Connect with us

Movie Reviews

The Suicide Squad ★★★



Director: James Gunn

Cast: John Cena, Margot Robbie, Idris Elba, Viola Davis, Sylvester Stallone, Jai Courtney, Nathan Fillion, Alice Braga, Peter Capaldi, Joel Kinnaman, David Dastmalchian 

Released: 30th of July

Despite an intriguing and promising trailer, the critical panning of 2016’s Suicide Squad seemed to serve as yet another death knell for the DCEU with proof that not even echoing the misfit appeal of a certain group of Guardians could please moviegoers. Yet in 2018, when Disney fired Guardians of the Galaxy director, James Gunn, over a series of offensive old tweets, Warner Bros pounced and offered Gunn free reign to create the comic book film of his dreams. Now, The Suicide Squad launches a loud, violent, full-frontal assault that may just be the DCEU’s most memorable offering yet.

We join our rag-tag group of bad guys as they’re deployed on another mission by Amanda Waller (Viola Davis on far more dastardly form), this time charged with taking care of a problematic president in the fictional nation of Corto Maltese. With the exception of Margot Robbie’s Harley Quinn, Jai Courtney’s Boomerang and Joel Kinnaman’s Rick Flag, it’s a new team of outcasts begrudgingly accepting the challenge. 

Idris Elba, perhaps seen as a swap in for Will Smith after he declined to return as Deadshot, adds some much needed deadpan humour to earn his place as Bloodsport. Riffing well off of Elba’s very British lack of enthusiasm is John Cena’s Peacemaker, a competitive, murderous, all-American patriot; embodying much of the film’s anti-imperialist message. The emotional core of the team resides in newcomer Daniela Melchior as Ratcatcher 2, recognisable cinematic weirdo David Dastmalchian as Polka Dot Man and King Shark, voiced by Sylvester Stallone. 

Where 2016’s Suicide Squad was a commitment to garish style over substance, as well as a frankly unforgivable wiggling CGI villain that represents some of the worst elements of the comic book film genre, The Suicide Squad captivates with its creative boldness and makes a much better attempt at telling an engaging story. Admittedly, Gunn’s wacky Saturday morning cartoon approach tends to abandon any semblance of a coherent plot a little too often. Harley spends much of the runtime solo, her bizarre entanglement with Corto Maltese dictator Silvio Luna (Juan Diego Botto) allowing for some amusing scenes, but adding this to the muddled use of Peter Capaldi as evil genius The Thinker and a few juvenile jokes that don’t really land, there are moments where some refinement is sorely missed. Yet despite these faults, Gunn delivers in presenting a comic book film gleefully free of studio stage managing for the first time in a long time. Drawing on his background in horror (2006’s Slither has since become a cult classic), Gunn produces a fusion of blockbuster spectacle and the rather unsightly. This may prove polarising; those with a severe aversion to rats (and maybe excessive quantities of starfish) – beware.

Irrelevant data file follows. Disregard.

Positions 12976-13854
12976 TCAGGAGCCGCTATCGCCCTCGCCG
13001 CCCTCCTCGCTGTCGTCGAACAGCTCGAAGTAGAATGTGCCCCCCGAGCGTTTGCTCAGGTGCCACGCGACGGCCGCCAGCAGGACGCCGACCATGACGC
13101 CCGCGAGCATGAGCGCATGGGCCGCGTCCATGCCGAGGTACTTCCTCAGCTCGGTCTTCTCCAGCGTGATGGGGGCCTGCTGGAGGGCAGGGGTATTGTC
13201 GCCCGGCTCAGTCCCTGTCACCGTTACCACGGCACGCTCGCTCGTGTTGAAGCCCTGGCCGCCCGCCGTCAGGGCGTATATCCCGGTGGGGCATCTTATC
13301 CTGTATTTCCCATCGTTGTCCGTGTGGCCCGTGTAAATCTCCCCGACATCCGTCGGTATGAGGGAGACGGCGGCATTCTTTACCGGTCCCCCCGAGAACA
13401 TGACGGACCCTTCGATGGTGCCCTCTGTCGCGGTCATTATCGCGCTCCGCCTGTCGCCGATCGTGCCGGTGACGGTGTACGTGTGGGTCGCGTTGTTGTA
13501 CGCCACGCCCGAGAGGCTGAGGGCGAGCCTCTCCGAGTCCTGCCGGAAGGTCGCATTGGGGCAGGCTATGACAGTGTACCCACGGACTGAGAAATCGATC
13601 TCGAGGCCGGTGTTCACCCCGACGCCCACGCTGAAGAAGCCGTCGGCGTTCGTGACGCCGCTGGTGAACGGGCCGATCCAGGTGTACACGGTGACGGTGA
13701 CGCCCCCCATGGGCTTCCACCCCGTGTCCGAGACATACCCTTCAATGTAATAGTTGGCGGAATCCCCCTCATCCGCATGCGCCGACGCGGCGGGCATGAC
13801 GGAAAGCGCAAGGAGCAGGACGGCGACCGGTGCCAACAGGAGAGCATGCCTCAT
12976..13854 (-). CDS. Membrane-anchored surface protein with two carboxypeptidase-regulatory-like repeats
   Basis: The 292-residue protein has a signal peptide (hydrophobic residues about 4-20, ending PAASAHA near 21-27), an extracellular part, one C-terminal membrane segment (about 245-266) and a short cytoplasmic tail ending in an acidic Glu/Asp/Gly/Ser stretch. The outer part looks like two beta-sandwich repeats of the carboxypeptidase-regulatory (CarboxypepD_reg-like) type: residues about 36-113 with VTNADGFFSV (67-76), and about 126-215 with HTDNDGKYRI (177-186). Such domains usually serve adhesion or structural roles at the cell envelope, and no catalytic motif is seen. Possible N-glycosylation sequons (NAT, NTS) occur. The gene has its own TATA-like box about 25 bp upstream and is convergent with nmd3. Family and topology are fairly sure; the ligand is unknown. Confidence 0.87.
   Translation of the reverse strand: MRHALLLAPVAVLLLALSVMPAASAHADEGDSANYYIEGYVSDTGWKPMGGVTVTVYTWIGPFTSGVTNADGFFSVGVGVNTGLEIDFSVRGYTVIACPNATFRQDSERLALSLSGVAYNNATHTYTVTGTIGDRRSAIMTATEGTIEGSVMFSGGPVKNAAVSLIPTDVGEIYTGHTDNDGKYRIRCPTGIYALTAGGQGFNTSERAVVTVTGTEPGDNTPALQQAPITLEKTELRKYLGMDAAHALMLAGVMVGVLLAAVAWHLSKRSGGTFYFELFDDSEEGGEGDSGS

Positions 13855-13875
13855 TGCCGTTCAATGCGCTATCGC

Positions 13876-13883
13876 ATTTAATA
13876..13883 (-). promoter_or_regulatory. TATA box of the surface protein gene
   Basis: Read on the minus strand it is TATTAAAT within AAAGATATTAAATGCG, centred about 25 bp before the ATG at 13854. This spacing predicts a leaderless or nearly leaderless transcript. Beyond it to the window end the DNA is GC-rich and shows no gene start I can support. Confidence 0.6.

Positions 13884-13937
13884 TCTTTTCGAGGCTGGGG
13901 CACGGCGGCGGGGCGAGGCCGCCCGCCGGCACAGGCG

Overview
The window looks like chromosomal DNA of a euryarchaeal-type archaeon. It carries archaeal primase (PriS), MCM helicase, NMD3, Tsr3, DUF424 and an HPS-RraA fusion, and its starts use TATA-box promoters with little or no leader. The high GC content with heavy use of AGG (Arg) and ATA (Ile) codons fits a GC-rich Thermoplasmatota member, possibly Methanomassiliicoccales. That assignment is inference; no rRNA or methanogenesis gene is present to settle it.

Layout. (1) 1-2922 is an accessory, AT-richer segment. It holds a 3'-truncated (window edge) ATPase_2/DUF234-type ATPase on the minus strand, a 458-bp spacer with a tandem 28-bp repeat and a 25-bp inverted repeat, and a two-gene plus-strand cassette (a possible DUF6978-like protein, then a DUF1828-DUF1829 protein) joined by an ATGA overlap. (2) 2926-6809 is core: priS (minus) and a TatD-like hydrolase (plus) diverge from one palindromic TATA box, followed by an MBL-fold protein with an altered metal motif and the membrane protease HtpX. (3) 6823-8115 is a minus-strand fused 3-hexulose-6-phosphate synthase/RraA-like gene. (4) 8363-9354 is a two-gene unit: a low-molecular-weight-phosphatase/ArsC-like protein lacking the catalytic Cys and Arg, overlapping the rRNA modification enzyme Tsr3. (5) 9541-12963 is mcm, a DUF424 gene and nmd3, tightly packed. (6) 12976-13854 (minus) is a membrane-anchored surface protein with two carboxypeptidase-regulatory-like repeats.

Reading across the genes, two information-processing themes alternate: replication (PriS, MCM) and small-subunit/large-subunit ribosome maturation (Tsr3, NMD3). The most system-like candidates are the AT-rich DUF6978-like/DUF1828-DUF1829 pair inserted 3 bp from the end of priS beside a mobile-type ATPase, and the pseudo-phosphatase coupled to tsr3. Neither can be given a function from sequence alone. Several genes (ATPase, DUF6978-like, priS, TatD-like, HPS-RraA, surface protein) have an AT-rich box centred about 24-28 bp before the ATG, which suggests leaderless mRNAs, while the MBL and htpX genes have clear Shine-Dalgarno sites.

While a great ensemble cast finally adds the chemistry and attachment needed to make an impact, ultimately, enjoyment of The Suicide Squad rests on receptiveness to Gunn’s vision and tolerance for unrelenting chaos. Heavily touted as being “from the horribly beautiful mind of James Gunn”, it appears no truer words have ever been spoken as The Suicide Squad unleashes Gunn full force and unspools that twisted mind into what makes for a bloody, bonkers and quite brilliant piece of filmmaking regardless.

Just For You